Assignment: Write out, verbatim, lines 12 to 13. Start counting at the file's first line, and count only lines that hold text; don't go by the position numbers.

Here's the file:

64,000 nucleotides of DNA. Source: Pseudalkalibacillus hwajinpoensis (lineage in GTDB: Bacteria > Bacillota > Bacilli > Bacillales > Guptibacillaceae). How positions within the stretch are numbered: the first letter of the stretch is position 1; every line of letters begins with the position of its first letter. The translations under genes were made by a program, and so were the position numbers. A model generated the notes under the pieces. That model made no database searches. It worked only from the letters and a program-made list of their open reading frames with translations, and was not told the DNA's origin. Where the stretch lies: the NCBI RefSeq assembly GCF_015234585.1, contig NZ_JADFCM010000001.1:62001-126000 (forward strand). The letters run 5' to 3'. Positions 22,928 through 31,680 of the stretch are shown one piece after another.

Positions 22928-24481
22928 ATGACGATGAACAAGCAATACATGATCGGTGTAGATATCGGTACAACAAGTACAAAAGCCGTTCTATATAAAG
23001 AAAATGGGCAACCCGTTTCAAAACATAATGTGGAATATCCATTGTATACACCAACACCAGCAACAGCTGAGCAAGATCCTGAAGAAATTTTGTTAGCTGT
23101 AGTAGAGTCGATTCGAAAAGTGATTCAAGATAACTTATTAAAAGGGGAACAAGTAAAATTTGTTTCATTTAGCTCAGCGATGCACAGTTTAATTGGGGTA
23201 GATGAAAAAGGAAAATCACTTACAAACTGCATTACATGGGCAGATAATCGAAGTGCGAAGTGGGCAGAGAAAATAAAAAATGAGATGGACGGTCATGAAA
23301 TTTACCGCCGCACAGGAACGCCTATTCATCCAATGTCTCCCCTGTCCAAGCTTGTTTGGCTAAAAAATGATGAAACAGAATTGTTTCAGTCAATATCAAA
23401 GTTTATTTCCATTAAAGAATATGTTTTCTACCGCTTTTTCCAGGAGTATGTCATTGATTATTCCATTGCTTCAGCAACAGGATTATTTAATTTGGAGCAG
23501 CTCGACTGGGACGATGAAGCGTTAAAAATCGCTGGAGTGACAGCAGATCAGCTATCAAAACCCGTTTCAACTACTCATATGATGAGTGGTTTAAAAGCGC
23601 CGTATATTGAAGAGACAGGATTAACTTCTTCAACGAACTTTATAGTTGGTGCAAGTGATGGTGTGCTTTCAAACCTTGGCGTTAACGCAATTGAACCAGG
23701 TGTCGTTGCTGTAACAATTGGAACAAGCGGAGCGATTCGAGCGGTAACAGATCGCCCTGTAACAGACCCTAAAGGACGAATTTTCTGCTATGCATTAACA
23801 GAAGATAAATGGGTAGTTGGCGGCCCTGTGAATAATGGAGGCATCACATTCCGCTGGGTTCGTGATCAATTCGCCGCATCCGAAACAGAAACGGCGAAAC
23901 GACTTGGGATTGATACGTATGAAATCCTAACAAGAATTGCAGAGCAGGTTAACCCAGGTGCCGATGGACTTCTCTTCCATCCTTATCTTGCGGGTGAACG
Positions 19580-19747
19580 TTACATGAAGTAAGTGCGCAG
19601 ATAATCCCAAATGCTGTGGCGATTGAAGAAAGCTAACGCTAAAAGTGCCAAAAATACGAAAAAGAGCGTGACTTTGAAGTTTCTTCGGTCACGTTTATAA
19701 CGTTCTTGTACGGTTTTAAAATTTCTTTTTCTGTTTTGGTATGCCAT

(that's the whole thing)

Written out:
23801 GAAGATAAATGGGTAGTTGGCGGCCCTGTGAATAATGGAGGCATCACATTCCGCTGGGTTCGTGATCAATTCGCCGCATCCGAAACAGAAACGGCGAAAC
23901 GACTTGGGATTGATACGTATGAAATCCTAACAAGAATTGCAGAGCAGGTTAACCCAGGTGCCGATGGACTTCTCTTCCATCCTTATCTTGCGGGTGAACG